Last month McWilliams paid a visit to the House of Commons, meeting Scottish Labour MP Michael Connarty, who subsequently raised the moribund Bill of Rights at Prime Minister’s Questions. Following his discussion with the outgoing Commissioner, Connarty remarked, it was clear that the government intends “to breach the spirit and the letter of the Good Friday Agreement” by failing to implement the NIHRC‘s advice.  That is an assertion borrowed directly from the human rights lobby and it simply doesn‘t stand up to scrutiny. If anything, it was the NIHRC which disregarded the Belfast Agreement, when it concentrated its proposals on rights already secured by existing legislation and socio-economic aspirations, rather than developing rights particular to the circumstances of Northern Ireland.
The Commission’s work has been rejected by consecutive governments and picked apart by a raft of independent experts. Yet rather than take on board those criticisms and revisit its report, the NIHRC has intensified a campaign to force through highly controversial recommendations.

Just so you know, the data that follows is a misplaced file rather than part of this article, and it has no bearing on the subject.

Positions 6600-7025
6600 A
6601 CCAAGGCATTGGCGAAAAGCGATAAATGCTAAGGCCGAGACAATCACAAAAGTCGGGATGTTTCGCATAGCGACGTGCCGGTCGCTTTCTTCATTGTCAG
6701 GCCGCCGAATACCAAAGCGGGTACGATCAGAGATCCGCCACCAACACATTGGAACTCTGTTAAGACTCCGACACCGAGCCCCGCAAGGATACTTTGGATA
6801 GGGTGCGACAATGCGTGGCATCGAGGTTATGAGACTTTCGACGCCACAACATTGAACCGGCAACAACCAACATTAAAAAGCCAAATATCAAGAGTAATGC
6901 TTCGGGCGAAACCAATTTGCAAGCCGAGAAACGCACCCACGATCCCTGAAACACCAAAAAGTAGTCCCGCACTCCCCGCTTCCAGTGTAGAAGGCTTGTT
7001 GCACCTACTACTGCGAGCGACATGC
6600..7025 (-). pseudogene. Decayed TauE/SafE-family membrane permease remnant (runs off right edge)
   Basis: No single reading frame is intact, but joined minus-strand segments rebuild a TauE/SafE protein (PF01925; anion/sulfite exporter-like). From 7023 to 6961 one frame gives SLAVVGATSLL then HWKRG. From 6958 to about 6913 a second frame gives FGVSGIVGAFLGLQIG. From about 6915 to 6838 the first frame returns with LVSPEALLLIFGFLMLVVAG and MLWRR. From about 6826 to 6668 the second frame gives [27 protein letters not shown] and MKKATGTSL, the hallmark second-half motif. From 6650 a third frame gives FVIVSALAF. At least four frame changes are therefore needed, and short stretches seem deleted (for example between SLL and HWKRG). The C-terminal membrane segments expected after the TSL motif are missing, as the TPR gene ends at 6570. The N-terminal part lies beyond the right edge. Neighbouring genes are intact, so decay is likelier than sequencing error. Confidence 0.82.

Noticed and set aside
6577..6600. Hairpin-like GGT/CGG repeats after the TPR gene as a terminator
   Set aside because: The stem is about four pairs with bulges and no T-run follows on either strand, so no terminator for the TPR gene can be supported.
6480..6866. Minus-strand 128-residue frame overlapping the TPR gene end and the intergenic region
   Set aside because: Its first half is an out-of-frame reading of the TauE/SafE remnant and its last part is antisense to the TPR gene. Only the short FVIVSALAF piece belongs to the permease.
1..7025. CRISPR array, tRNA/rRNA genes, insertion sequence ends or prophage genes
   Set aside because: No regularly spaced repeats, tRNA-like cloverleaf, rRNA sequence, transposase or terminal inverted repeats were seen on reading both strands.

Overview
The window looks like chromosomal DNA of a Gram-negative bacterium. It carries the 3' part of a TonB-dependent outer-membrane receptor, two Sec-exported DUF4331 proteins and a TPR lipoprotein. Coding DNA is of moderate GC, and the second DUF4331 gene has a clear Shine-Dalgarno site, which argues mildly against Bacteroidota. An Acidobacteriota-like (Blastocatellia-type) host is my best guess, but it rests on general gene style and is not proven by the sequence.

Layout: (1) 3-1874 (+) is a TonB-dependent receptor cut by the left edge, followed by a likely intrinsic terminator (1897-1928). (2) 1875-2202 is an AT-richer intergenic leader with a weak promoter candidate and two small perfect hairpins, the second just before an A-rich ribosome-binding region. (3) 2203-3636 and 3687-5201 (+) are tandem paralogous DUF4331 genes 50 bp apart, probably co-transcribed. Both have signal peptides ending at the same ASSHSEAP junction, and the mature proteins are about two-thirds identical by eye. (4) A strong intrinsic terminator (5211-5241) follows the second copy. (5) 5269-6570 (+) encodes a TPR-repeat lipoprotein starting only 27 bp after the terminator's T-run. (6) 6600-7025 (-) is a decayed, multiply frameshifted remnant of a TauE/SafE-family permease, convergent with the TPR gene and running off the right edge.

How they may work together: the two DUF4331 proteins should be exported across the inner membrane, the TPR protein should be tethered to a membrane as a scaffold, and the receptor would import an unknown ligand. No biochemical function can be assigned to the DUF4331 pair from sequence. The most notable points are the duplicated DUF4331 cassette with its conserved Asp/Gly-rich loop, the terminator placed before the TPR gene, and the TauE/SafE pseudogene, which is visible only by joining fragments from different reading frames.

The NIHRC’s politicking has nevertheless won it support in high places. The US Congress heard submissions from rights activists, who asked Barack Obama to lobby on their behalf. And the Dublin government has openly advocated the Commission’s proposals, making several questionable interventions.
’Unionist Lite’ points out that McWilliams’ own Commons visit coincided with another question in the chamber, from Margaret Ritchie, directed at NIO minister Hugo Squire, which asked about the organisation’s resources. The SDLP has persistently championed the NIHRC’s cause, broaching no discussion about its contentious definition of ‘rights’.
Yet the NIO set out in extensive detail clear, practical arguments which caused two governments to disregard the Commission’s proposals. The NIHRC was asked to develop rights, specific to Northern Ireland, focussed on equality and parity of esteem. 
Instead it produced a list of universal entitlements, which are already protected under UK law and the European Convention, supplemented by a wish list of socio-economic aspirations.  It wasted a fantastic opportunity to deliver legislation which could make a genuine difference to the future of Northern Ireland. The NIHRC’s proposals have long since been dragged off to the knacker’s yard. It needs to stop flogging that dead horse and start making a realistic contribution to the rights debate.       

Monday, 15 November 2010

Barton selection makes a hollow farce of international football.